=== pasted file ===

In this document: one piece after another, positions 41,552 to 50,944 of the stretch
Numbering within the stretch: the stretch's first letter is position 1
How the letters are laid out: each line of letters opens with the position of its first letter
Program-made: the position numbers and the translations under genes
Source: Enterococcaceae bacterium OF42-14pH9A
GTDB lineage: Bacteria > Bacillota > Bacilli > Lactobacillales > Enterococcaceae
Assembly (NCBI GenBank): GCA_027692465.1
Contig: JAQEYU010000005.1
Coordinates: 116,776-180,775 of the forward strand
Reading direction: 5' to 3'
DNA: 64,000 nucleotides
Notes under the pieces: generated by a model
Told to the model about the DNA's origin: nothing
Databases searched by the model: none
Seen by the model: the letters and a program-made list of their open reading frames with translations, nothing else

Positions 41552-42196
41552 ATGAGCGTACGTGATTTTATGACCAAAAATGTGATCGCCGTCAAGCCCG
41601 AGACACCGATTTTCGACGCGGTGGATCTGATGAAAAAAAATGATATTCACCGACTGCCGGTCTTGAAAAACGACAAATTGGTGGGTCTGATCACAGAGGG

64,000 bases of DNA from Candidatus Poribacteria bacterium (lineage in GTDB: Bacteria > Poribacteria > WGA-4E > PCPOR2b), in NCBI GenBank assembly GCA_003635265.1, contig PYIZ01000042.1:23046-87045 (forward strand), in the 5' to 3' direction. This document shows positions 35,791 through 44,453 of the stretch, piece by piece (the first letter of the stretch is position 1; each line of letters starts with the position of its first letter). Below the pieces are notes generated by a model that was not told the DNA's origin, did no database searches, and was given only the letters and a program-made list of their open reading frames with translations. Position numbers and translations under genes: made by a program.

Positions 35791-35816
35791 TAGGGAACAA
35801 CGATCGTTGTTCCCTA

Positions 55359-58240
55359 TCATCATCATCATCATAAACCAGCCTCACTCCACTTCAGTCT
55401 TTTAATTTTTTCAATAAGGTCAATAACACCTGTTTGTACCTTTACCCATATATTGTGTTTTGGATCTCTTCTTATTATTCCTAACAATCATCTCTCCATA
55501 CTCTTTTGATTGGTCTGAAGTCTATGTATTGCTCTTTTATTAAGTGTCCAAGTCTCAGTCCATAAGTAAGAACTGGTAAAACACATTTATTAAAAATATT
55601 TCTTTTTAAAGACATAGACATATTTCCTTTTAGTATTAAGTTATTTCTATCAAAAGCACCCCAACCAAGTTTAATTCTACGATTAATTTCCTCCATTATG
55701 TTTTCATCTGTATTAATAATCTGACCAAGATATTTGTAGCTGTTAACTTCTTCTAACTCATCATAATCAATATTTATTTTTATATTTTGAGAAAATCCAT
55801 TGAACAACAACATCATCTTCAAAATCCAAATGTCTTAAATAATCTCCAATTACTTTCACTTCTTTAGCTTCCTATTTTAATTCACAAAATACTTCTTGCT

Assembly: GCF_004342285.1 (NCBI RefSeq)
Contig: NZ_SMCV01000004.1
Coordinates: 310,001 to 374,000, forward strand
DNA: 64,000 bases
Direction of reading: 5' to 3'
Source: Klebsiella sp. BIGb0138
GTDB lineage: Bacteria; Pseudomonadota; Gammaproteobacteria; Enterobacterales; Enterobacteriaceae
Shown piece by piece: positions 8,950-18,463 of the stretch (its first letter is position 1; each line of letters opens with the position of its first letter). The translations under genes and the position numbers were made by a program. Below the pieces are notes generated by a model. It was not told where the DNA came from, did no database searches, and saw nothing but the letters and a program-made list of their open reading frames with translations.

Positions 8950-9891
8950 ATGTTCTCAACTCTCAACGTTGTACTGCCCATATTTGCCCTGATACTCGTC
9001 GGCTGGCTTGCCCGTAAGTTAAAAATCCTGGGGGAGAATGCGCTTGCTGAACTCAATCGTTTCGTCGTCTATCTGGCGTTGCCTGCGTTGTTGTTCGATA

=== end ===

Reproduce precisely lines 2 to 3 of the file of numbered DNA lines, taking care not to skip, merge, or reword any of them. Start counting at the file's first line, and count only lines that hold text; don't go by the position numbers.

Numbering within the stretch: the stretch's first letter is position 1
How the letters are laid out: each line of letters opens with the position of its first letter